Predictive Engineering Tools for Designing Lightweight Auto Composites
New technology could speed development of more economical carbon fiber materials.
Predictive engineering tools for designing new, economical, and lightweight automotive composites, which could lead to the speedier creation of more economical carbon fiber materials, have been developed. This effort was led by researchers at the Department of Energy’s (DOE) Pacific Northwest National Laboratory (PNNL), Richland, Wash., along with industry and academia.
Among the key industry players, was PlastiComp, Winona, Minn., a specialty compounder with significant commercial expertise in long fiber thermoplastics (LFT) and compounds with glass and carbon fiber reinforcement, as well as hybrids of the two.
PlasticComp’s CEO Eric Wollan, noted that the company provided 30% long carbon fiber reinforced PP and nylon 66 thermoplastic composite materials for the PNNL research program. Additionally, the company molded some sample plaques that were used during the initial stage to evaluate fiber orientation and fiber length attrition during injection molding processing.
“As a result of this research program, some of the algorithms used by Autodesk’s software were updated to better model long carbon fiber’s characteristics. Being able to more accurately model fiber orientation when conducting computer-aided analysis of design concepts will provide more confidence in predicting long carbon fiber’s performance thresholds and allow wider adoption in automotive and other industries where mass reduction efforts are key objectives,” explained Wollan.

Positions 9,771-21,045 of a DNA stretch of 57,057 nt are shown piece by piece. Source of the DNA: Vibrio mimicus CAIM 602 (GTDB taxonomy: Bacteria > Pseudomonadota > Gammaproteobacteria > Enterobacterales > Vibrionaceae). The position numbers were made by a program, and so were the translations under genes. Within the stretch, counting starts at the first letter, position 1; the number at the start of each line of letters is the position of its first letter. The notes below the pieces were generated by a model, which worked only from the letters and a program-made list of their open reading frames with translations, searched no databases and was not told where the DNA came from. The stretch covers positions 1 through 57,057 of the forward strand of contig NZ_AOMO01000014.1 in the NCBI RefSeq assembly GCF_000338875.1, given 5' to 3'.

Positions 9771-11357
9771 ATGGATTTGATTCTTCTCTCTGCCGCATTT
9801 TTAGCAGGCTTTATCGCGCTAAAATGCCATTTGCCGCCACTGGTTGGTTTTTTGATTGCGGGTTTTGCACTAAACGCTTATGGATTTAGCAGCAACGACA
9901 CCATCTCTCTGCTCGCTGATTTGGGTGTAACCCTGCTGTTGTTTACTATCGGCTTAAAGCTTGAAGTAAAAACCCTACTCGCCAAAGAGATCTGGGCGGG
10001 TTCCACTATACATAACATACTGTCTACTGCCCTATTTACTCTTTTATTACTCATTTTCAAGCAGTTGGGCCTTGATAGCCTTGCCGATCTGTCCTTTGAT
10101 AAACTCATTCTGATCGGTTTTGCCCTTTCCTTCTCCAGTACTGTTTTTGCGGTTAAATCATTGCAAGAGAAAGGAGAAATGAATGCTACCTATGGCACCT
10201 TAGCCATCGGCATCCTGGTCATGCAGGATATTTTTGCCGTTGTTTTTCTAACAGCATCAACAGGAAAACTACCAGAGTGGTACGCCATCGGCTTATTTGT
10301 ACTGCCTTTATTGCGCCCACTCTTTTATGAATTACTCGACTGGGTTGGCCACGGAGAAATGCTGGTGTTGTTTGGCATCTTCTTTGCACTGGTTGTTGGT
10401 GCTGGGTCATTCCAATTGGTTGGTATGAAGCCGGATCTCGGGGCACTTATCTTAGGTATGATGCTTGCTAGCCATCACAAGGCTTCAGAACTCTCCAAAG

Low-cost, lower-weight materials are needed for improved fuel efficiency. By model year 2025, U.S. regulations mandate that the average fuel economy standard meets 54.5 miles per gallon—a 60% improvements over the current 35.5 mpg.
Although stronger and lighter than steel, carbon fiber composites are relatively expensive. For widespread adoption to take place, new, economical composites that meet mechanical and safety requirements—such as long carbon fiber-reinforced thermoplastic resins like PP and nylon—need to be developed. Rather than building molds, molding parts, and testing new composites, computer modeling can speed the process. Using the engineering software validated by the PNNL-lead team, manufacturers will be able to “see” what the structural characteristics of proposed carbon fiber composite designs would be like before they are molded.
As part of the project, PNNL also analyzed the costs of long carbon fiber components vs. standard steel and fiberglass composites and found that the carbon fiber reinforced polymer composite technology studies could reduce the weight of automobile body systems by over 20%.
Other partners of this project were: Toyota, tier one part manufacturer Magna, process modeling software provider Autodesk, and university researchers from University of Illinois, Purdue, and Virginia Tech.
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